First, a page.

Students are generally aware of the ground rules in a traditional, face-to-face classroom environment, but there is an additional code of conduct they should be aware of when interacting with others in an online environment: netiquette. Netiquette is the practical code of behaviour for working virtually on the internet.

The following are some general netiquette guidelines that you can include in your course syllabus to serve as a ‘code of conduct’ for the online elements of your course:

  • Adhere to the same standards of behaviour online that you follow in real life and in a real classroom.
  • Know where you are in cyberspace, and understand that many people will view what you type.
  • Respect other people’s time and bandwidth – so contribute valuable comments rather than “noise.”
  • Express yourself clearly online and respect the views of others.
  • Share expert knowledge rather than “keeping it to yourself.” And share this knowledge with respect rather than using it to put others down.
  • Do not start “flame wars” (emotionally-charged opinions) and work to douse flaming whenever you see it.
  • Respect other people’s privacy by not sharing or spreading inappropriate information. If someone posts information that you think may have been posted accidentally, let them know about it privately.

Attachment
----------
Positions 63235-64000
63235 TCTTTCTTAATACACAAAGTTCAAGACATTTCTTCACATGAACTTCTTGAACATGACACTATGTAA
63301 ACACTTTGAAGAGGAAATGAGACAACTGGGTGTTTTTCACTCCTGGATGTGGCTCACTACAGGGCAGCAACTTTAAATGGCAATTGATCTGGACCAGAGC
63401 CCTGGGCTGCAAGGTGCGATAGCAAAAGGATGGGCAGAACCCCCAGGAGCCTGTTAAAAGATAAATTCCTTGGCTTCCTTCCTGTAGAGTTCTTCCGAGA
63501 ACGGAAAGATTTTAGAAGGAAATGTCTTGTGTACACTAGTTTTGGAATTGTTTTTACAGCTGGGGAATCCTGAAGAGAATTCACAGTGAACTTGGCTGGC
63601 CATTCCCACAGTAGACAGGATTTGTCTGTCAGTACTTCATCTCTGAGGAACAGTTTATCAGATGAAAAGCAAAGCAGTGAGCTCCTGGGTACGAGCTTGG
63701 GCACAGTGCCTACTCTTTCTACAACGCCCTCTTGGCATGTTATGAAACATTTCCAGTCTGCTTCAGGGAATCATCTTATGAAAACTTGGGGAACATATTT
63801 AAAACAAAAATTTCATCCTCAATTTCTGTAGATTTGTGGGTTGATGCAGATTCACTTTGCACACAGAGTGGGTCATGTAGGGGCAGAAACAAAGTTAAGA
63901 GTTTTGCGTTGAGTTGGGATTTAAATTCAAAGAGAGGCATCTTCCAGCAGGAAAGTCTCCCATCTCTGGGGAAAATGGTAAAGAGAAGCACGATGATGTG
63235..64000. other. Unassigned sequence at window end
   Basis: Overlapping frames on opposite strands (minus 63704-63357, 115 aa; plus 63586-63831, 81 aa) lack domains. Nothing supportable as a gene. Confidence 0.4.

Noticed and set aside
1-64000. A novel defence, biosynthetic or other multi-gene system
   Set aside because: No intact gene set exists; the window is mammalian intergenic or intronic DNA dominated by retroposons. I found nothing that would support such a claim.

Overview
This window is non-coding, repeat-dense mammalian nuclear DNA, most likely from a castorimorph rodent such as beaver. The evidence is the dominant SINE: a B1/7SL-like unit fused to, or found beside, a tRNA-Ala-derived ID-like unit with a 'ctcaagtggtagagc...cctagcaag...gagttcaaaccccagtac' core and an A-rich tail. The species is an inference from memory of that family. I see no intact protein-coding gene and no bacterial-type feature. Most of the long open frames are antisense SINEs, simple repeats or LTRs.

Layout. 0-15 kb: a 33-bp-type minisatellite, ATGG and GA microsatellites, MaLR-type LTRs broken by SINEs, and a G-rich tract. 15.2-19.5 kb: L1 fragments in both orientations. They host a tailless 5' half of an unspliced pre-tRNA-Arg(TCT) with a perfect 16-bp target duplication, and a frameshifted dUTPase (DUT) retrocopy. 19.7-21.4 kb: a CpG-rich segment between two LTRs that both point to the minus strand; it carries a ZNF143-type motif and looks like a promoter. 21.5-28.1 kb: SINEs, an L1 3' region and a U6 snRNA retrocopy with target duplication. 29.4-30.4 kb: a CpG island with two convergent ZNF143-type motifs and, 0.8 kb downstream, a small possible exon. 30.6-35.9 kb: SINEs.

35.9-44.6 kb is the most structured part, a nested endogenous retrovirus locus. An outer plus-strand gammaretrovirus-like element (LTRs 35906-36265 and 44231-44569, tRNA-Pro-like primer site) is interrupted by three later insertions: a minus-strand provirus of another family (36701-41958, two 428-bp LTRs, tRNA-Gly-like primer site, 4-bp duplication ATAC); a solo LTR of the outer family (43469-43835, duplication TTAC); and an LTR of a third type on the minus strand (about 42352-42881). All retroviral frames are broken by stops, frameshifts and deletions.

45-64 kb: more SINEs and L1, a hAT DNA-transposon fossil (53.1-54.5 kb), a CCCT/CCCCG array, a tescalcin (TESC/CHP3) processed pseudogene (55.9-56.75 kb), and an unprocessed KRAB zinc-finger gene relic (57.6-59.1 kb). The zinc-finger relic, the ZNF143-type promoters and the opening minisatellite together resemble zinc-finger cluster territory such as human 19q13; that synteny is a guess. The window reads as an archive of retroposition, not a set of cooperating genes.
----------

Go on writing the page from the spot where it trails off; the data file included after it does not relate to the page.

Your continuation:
• Do not worry too much about typing errors and spelling, as long as you can be understood. But be sure to spend time reviewing your messages before posting to be sure that they are written clearly.
  • Be forgiving of other people’s mistakes, and cheerfully acknowledge your own mistakes if you make them. Do not correct insignificant problems in front of the entire class.
  • Use proper and respectful language and refrain from any off-colour jokes, insults, or threats.
  • Challenge ideas rather than the students who offer the ideas. When you challenge an idea, do so respectfully and with the goal of increasing everyone’s knowledge.
  • Remember that your colleagues cannot see you wink or smile when you type. You may want to use “emoticons” (emotion icons) to indicate your feelings, such as the ubiquitous smiley face :) or frowning face :( Only use those emoticons that will be understood by others, or explain its meaning when you first use it.

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